🎦 The Third Man full movie HD download (Carol Reed) - Thriller, Mystery, Film-Noir. 🎬
The Third Man
Thriller, Mystery, Film-Noir
IMDB rating:
Carol Reed
Joseph Cotten as Holly Martins
Alida Valli as Anna Schmidt
Orson Welles as Harry Lime
Trevor Howard as Major Calloway
Bernard Lee as Sergeant Paine
Paul Hörbiger as Karl - Harry's Porter (as Paul Hoerbiger)
Ernst Deutsch as 'Baron' Kurtz
Siegfried Breuer as Popescu
Erich Ponto as Dr. Winkel
Storyline: An out of work pulp fiction novelist, Holly Martins, arrives in a post war Vienna divided into sectors by the victorious allies, and where a shortage of supplies has lead to a flourishing black market. He arrives at the invitation of an ex-school friend, Harry Lime, who has offered him a job, only to discover that Lime has recently died in a peculiar traffic accident. From talking to Lime's friends and associates Martins soon notices that some of the stories are inconsistent, and determines to discover what really happened to Harry Lime.
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A let down - not bad, but not a classic in my book
Sir Carol Reed's 1949 film The Third Man is one that consistently crops up "The Greatest Film Of Time" polls. The American Film Institute named it #57 in their top 100 and it reached an impressive #41 in Channel 4's recent poll. But as Warner finally release it on DVD, does this 53 year old film still cut the mustard? I'll get to that later, but first onto the important matter of the plot.


American third rate novelist Holly Martins (Joseph Cotten) moves to Vienna to take up a job, offered to him by his friend, Harry Lime (Orson Welles). On arrival Holly discovers that Lime has been killed in a road accident but something doesn't quite seem to add up. He proceeds to play private detective with the same ineptitute that characterises his writing, and events take a dramatic turn for worst. Lime it seems is not dead, rather a dangerous racketeer and a killer. Alongside this story runs a fairly typical love triangle, with Martins taking a shine to Lime's girl, Anna (Alida Valli), who is more interested in the memory of Harry than the presence of his friend.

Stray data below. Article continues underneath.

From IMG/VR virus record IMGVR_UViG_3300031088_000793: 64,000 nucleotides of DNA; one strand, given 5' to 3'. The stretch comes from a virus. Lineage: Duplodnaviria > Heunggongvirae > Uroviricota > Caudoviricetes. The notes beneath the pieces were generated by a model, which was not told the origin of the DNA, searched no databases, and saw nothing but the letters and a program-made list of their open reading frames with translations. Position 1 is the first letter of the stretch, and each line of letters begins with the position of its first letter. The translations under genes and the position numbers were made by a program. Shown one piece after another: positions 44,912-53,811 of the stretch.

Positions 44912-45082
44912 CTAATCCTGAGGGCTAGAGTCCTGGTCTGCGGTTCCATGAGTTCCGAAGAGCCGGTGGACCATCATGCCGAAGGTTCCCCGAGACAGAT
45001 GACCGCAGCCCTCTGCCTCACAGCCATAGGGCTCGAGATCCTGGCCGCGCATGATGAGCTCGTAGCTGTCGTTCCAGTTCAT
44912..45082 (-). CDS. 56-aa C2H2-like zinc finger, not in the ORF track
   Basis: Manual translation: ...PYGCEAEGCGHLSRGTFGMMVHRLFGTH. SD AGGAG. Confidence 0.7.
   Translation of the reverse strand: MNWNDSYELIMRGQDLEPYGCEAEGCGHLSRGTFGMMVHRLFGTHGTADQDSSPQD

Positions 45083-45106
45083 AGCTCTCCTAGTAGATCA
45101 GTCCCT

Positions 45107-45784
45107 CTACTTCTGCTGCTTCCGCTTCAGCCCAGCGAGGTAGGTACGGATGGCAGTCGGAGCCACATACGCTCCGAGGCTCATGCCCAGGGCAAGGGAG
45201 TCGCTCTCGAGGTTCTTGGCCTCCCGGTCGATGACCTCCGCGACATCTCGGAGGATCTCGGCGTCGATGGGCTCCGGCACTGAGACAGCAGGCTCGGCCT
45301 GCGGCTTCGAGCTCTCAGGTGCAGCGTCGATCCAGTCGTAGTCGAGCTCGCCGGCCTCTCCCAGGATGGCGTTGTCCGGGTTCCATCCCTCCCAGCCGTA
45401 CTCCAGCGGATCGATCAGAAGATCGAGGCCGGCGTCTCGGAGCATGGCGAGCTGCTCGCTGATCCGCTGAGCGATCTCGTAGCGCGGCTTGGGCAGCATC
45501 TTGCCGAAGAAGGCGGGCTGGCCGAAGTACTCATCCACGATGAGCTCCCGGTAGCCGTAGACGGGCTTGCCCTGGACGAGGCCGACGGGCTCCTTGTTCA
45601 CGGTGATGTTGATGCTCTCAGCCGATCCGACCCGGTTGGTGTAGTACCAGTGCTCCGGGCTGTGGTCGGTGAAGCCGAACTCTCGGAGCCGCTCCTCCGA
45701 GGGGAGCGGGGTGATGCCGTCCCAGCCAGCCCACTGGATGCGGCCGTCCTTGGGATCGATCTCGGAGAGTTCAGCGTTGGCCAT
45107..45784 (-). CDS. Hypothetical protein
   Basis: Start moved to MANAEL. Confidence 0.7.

So this is all well and good - add a terrific finale, some irritating zither music, and a mixed quality of acting and you've got a good film, albeit it one which doesn't quite live up to its billing. Joseph Cotten's one dimensional character provides an unsatisfactory centrepiece to the story and Welles, who is only onscreen for around 20 minutes, steals the show. His monologue about the Swiss and their cuckoo clocks is the most memorable in the film and a fine example of the dry humour which crops up occasionally throughout.

The Third Man was a film I was very excited about seeing. After watching it however, I couldn't help but feel slightly disappointed. Orson Welles delivers a great performance but the first hour of the film, notable for Welles' absence, is sluggish and slow-paced. Only in the final third does The Third Man live up to its acclaim, and while it includes some memorable lines and terrific scenes, this isn't quite sufficient to justify its classic status. 6/10

Great film
Greetings from Lithuania.

I can believe of how involving and intriguing "The Third Man" (1949) actually is after seeing it just now for a first time in 2017. This is a movie which stood the test of time. Now for a second this movie in term of its narrative, script, writing, acting and directing looked like of felt like it was made back in 1949. All of the above mentioned parts of the film were more then great - they were a head of its time. Now i also loved how somehow darkly funny this movie was and especially the whole story if you think about it - i won't spoil the ending for those who haven't seen it yet, but the story about a novelist desperately trying for find out about his closed friends dead and how it all ends its just a funny, darkly funny thing. Music as well cinematography were also great.